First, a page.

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JasonStoltz (2) [Avatar] Offline
First off, some feedback... the book is great so far. We've been following along chapter by chapter while we develop a third-party js api for our site partners. So far the advice has been solid and all especially relevant. Alas, i think our api will need to be completed before the final chapters of this book are completed smilie ... so hopefully we don't missed anything important!

Anyway, here's a discussion we're having that I am wondering if you plan to touch on: For the initial script that is loaded, "Widget.js", how do you go about defeating browser caching when changes need to be made to that script? Are there recommended cache control settings that sort of balance performance and also allow for change? So essentially what I'm asking is: How do we update our javascript API without asking the users to update their js reference?

We are trying out a set up where we have our initial script, which is cached indefinitely. This is a light-weight script that simply makes a server call to retrieve a list of versioned files to include, and includes them all dynamically, all of which are cached indefinitely. So when a script needs to change, we just rev the script version, and include the latest version of the script, which defeats caching. But I am still concerned with having that first, initial script cached indefinitely.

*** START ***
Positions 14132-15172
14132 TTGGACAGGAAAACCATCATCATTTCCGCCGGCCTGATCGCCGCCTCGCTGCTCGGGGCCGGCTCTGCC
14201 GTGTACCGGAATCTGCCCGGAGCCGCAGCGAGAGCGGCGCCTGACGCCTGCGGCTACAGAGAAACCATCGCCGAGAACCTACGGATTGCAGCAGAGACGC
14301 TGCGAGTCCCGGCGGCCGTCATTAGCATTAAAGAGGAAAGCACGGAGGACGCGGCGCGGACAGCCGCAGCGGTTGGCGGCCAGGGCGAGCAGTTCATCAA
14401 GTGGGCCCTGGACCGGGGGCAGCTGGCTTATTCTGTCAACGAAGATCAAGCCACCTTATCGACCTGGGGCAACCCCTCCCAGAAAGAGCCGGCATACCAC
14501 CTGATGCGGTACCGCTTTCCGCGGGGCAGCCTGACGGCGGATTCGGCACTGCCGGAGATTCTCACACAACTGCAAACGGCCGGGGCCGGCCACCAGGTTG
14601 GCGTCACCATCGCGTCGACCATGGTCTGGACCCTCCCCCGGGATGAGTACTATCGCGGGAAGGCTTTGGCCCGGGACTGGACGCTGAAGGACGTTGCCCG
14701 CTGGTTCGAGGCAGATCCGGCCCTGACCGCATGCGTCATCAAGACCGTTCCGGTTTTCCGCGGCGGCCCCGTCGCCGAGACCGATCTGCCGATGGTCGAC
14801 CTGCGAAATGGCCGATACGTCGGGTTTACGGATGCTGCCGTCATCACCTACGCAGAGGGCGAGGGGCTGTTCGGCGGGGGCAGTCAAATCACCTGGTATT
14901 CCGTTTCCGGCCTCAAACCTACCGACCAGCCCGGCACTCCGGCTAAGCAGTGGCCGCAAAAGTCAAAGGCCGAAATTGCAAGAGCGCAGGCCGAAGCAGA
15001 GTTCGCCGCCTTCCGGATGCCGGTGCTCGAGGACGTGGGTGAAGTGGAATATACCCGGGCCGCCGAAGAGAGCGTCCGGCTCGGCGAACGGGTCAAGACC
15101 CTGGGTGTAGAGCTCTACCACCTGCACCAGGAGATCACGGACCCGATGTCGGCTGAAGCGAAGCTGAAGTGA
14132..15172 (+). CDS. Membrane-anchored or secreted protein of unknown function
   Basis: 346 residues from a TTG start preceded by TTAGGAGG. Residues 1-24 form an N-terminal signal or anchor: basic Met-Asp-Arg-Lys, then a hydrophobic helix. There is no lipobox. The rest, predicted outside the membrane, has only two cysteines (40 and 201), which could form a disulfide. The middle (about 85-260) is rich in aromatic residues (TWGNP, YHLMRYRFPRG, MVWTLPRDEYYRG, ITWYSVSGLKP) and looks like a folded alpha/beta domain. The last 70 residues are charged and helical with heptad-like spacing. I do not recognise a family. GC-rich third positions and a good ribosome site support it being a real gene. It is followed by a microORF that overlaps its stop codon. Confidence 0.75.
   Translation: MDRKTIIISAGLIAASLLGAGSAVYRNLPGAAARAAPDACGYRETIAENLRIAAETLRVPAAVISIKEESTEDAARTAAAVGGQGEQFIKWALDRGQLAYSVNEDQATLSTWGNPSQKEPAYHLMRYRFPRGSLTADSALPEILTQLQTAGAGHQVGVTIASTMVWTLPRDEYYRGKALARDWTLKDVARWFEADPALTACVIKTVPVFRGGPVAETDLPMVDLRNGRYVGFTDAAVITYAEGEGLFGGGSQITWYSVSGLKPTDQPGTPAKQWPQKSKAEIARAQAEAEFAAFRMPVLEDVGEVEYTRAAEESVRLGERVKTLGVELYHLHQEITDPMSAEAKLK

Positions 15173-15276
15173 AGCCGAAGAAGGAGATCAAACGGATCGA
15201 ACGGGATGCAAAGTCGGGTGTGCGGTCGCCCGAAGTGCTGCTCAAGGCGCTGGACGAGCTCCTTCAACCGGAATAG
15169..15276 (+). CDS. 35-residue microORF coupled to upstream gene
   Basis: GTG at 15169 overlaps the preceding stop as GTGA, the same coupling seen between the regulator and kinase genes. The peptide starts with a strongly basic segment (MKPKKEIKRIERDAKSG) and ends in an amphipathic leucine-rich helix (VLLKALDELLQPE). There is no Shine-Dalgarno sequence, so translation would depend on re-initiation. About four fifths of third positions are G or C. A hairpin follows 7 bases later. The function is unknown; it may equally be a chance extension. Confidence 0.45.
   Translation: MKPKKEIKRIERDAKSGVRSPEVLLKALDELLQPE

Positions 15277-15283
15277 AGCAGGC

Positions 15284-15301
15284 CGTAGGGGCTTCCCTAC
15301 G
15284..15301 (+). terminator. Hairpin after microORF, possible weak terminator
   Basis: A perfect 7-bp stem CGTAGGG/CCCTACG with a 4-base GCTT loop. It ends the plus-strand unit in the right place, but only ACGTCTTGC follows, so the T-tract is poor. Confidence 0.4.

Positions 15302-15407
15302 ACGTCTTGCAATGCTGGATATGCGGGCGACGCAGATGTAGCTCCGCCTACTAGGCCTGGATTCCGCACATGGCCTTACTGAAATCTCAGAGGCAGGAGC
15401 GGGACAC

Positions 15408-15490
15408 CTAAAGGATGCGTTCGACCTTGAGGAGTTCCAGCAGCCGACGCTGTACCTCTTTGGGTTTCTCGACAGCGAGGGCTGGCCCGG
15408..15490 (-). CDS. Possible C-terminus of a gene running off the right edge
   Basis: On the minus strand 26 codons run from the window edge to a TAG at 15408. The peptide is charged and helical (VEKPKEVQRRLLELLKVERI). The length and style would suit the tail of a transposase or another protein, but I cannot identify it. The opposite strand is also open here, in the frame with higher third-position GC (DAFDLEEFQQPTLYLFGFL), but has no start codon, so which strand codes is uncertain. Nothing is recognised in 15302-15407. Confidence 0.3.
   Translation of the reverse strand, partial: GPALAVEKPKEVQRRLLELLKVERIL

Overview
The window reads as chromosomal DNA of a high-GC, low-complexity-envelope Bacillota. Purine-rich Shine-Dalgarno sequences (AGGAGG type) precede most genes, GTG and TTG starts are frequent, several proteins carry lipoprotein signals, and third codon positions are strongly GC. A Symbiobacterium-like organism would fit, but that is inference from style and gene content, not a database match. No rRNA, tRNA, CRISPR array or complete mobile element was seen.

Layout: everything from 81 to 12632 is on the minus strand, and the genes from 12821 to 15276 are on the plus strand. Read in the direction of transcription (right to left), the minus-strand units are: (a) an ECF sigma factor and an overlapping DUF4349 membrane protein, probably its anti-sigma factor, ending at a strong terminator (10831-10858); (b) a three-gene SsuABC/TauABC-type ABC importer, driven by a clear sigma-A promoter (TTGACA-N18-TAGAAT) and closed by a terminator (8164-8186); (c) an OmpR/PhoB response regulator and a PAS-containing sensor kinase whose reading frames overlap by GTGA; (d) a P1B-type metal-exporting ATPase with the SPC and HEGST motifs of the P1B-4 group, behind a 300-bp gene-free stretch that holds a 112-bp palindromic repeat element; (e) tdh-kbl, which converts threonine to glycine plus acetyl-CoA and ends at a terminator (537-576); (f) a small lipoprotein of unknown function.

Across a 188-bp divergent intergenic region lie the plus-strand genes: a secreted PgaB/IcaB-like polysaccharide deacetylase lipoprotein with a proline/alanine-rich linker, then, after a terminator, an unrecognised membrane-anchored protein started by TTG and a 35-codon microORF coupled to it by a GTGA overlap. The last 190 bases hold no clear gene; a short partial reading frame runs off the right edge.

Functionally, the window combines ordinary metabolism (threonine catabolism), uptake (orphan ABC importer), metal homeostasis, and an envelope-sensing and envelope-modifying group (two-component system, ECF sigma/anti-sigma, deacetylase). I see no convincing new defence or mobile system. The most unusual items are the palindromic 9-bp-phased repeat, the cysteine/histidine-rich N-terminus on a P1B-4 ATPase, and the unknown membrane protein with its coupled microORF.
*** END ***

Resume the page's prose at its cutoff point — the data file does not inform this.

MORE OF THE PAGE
Anyway, just wondering if you'll include any recommendations or discuss this topic at all.

Message was edited by:
benvinegar (68) [Avatar] Offline
Re: Updates to Widget.js -- cache control?
Hey Jason,

Great question.

At Disqus, we actually *don't* use expire headers to cache our initial script. All the remaining scripts, are, however. We do this for flexibility: we can substitute out this script at a later date without much trouble.

A quick glance at some other libraries seems like this is the case: Facebook's JS SDK uses expires headers, but only for about 8 hours in the future. Twitter @Anywhere looks like they set roughly the same headers as us.

So, I guess that's standard practice. To be honest, if your initial script file is tiny (as yous ay it is), and you use a CDN like Akamai, having to ping the server or worst-case re-download the file isn't such a big deal. Facebook might have it right by setting a short-lived expires header.

Hope this is helpful. And thanks for your feedback about the book. Feel free to ping me or write on the forums if you've got any more questions.
JasonStoltz (2) [Avatar] Offline
Re: Updates to Widget.js -- cache control?
Yes, thanks Ben. This is very helpful.